Earth mover, creator of All Horses, Sovereign and Master of the quickening Storms. Holy One, son of Kronos the Time Lord, who vanquish the Titanic race during the Great War with thy kin.

-Carlos Cisneros.


 Yesterday I went to a memorial in a local park, commemorating a friend who had died unexpectedly.  I found an abandoned skein of embroidery floss in the road on my way there, and together with a pair of toothpicks from my pocket — obtained from enjoying some food samples earlier in the day — it inspired me to make this as an offering to my deceased friend, which I will hang in the same park later.

I have a lot of ideas about how to make these even more beatiful, but what I’m missing is a way to hang them if I create more.  Is a slip knot sufficient?  If not, if there a jewelry finding which may fit the bill?

I’m asking you, o creative Pagan peoples.  Got any ideas?

First Submission to the Public Polytheistic Shrine Project


While I thought this was a cool idea from the get-go, I didn’t have the impetus to create a public shrine until one of my cats went missing. I prayed to Poseidon, Hermes, and Artemis for his safe return, and they all played a part him coming home. The offerings I made didn’t feel like enough, but then I remembered this project, and knew what I had to do. I took some wood scraps from a recent project around the house and brought them to a small park nearby. The spot I selected is more hidden than I expected, but I feared the someone stumbling on the shrine and losing eir footing in other locations.

For Hermes, who gave me the silver tongue I needed to find the right person to talk to, I offered some raffle tickets and an 8-sided die made of steel. To Artemis, who watches over the wild spirit of my cat that keeps him from accepting a life inside, I gave one of Alley Valkyrie’s bees. And for Poseidon, who kept me grounded so I would not give up, an assortment of shells and marine animal toys. Each of the gods also received offerings of water and barley.  Together, they made it possible for me not to repeat history.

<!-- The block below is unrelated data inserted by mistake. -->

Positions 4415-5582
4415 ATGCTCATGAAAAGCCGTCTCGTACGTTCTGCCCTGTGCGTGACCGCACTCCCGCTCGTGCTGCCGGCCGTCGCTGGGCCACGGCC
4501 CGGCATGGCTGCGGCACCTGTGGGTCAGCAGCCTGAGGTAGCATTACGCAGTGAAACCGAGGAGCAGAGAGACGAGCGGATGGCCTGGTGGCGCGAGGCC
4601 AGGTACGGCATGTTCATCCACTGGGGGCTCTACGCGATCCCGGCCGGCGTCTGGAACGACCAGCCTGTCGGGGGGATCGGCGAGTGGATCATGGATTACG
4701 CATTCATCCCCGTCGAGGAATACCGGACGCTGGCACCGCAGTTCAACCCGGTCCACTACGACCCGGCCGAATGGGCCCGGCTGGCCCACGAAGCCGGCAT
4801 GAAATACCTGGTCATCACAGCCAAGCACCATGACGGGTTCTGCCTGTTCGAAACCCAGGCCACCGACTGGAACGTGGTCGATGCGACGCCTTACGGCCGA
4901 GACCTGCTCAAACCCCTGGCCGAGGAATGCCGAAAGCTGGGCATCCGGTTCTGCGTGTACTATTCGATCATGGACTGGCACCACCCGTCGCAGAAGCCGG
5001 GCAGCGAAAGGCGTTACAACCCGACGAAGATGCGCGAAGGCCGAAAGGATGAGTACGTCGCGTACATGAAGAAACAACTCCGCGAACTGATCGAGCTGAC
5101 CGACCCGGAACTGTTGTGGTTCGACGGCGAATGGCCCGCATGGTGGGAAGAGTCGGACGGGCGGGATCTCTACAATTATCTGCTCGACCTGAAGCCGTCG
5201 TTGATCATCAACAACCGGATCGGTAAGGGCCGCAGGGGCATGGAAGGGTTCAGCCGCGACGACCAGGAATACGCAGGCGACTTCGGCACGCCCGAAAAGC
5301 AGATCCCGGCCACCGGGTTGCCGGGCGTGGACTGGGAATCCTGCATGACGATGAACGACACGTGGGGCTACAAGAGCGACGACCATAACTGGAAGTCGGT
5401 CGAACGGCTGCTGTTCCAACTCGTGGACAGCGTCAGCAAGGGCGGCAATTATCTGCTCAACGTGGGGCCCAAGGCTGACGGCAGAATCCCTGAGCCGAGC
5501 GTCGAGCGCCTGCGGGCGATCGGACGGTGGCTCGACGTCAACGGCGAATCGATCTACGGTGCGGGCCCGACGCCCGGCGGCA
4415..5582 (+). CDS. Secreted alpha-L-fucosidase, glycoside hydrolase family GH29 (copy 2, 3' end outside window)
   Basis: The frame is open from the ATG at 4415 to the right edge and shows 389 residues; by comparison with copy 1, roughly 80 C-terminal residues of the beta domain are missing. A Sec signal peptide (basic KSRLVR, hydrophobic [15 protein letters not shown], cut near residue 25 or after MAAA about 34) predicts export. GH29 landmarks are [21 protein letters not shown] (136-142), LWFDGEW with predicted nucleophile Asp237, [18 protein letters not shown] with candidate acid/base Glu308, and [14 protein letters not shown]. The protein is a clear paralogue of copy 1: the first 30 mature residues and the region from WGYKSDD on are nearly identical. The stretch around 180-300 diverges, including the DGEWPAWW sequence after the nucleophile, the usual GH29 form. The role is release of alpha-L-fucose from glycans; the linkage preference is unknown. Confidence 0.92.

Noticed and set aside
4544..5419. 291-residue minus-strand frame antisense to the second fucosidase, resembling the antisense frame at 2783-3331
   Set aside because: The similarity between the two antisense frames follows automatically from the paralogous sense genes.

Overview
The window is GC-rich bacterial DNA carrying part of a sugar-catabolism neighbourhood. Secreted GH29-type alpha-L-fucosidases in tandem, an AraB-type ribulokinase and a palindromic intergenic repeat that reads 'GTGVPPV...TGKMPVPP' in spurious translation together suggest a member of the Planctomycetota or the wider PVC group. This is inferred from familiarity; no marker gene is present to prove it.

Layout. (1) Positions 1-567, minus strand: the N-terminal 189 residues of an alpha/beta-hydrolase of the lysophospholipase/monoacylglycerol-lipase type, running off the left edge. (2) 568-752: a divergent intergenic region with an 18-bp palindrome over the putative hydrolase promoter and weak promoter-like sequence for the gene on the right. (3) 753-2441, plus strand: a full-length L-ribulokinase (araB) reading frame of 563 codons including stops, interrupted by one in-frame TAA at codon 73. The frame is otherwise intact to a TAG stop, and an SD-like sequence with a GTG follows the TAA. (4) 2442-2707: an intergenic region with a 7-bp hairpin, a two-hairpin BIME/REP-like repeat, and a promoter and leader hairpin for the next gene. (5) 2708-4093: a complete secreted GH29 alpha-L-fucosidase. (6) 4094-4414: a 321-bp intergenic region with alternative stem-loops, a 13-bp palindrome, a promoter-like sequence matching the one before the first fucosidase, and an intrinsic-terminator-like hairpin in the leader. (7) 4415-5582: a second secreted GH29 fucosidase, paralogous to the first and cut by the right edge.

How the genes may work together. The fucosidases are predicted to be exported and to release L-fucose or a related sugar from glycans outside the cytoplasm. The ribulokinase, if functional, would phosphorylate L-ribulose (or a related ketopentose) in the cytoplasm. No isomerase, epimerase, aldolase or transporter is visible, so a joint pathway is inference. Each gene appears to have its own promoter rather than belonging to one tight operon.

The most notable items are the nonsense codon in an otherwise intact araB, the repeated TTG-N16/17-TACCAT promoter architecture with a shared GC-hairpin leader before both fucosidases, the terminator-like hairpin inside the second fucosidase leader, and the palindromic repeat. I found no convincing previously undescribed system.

I can’t wait to see pictures of other public shrines, and I kind of want to make more myself.

Originally posted on Gangleri's Grove:

Today I received the first submission to the Public Polytheistic Shrine Project. ^__^ T.P. Ward sent me images of this shrine, made in thanks to Hermes, Artemis, and Poseidon. Thank you, T.P.

This was created in a public park near his home.




Folks, if you are interested in joining this project (and i hope at least some of you are!), see the guidelines here.

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I have given money to support people attending this important conference already, but if I can scrape up some more, I will make an offering to Dionysos by helping the Bakcheion team get there. Maybe even if I can’t.

Polytheist Public Shrine Project – Reboot!



Originally posted on Gangleri's Grove:

Roughly a decade ago, maybe longer, my friend Krei S. started the “public altar project.” With this project she encouraged Pagans, Heathens, and Polytheists of all stripes to create shrines – temporary, ephemeral, often with found objects – in public places for the Gods. This project ran for a few years and then, due to a number of circumstances, fell by the way side. I had participated in it three times, first with a shrine to Holda erected in Berlin, then one that I did with my adopted mom to Ran, Aegir, and Their Nine Daughters erected on the beach at Big Sur, and finally a shrine to Eir at the base of a tree in a NYC park. I hadn’t thought about the project in years, until last week while on my artist’s residency.

During the residency, each artist had to give a brief presentation on his or her…